Reading this, one cannot help but recognize the fault in the value system, as well as the disconnect between what we prioritize as “resource” and how we manage it. Does anyone need to remind us that our human resource is the greatest asset available to us and it is the only resource we can mold to our own advantage even when crude oil, the groundnut pyramids and the cocoa plantations fail? Inescapably, knowledge will provide the ultimate succor to the country’s sustainability.
The title of a recent article I saw on Premiumtimesnng.com reads: “Nigeria spends N4.8 billion on school fees of ambassadors’ children”. Then it adds:“Nigerian lawmakers were shocked that the foreign ministry spends far above amounts approved for fees”.
These are the kinds of stories that normally stir up sentiments of positive resolve to challenge the system towards doing the right thing, or even give one a flicker of hope and you can dare to say “thank God the system is finally coming round” but the damper comes as quickly as well when you recall the credibility of the Nigerian political class.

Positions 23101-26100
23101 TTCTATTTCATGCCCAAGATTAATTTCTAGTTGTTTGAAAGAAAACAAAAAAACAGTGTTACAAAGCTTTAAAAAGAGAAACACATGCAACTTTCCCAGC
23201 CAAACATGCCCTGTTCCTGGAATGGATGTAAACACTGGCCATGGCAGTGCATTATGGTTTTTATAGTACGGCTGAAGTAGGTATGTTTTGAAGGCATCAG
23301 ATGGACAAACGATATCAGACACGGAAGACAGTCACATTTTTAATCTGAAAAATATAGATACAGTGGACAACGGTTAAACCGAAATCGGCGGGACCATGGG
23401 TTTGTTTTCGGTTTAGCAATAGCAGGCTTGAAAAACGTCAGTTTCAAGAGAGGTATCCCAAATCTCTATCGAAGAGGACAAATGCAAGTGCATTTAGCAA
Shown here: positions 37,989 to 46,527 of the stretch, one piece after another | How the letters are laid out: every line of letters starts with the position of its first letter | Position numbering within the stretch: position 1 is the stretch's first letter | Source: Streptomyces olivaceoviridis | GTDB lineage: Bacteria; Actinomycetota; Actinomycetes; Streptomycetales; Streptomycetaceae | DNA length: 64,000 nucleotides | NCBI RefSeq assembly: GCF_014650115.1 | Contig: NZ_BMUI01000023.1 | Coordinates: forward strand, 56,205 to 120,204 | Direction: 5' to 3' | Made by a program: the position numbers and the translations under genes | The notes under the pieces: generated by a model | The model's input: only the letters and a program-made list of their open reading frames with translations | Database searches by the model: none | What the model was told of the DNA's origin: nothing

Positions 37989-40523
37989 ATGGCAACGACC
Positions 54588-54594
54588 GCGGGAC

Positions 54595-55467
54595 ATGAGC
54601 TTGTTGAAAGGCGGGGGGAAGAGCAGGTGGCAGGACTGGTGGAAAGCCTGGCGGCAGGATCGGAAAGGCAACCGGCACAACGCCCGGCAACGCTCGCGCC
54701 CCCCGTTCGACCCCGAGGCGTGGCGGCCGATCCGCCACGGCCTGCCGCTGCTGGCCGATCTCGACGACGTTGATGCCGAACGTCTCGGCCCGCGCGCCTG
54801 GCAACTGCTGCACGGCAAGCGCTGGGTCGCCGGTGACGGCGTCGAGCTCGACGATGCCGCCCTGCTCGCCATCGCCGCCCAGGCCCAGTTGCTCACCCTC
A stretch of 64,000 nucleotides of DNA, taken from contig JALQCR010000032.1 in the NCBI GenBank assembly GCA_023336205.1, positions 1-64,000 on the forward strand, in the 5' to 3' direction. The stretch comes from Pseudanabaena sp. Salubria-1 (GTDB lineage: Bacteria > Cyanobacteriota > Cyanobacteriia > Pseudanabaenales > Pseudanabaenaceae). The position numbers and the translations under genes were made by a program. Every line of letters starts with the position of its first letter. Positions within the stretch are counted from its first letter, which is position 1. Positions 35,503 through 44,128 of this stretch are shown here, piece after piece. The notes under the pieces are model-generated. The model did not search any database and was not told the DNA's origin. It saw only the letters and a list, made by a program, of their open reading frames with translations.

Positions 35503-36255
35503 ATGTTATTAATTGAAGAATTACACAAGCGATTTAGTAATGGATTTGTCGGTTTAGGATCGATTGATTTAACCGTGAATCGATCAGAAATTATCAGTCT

However we frame it, and some may tag this as naïve, but the crumbling state of education plays well into the polarization of the country into cells of discriminatory cultural units such that admissions into tertiary institutions are characterized by the “who you know” syndrome as well as state of origin.
Talking concretely therefore about building the nation, how committed is the system to restoring the sector? Is it possible to have a sound democratic process without educated, critical, and creative minds? While some might be of the opinion that education is a western thing and that our forefathers lived without a formal version of it, it is also worth the while to remember that in the contemporary world, the challenge isn’t as much as making fat salaries, and getting to mix and mingle with the crème de la crème of society, but a way to find the right strategies to enhance the quality of human life and improve informative decisions capable of generating advancements. Thus, the man in the village will come out knowing that having few children is the best guarantee to offering them a better and quality life; and that populating the homestead is not a strong argument to prove virility or to keep the lineage alive.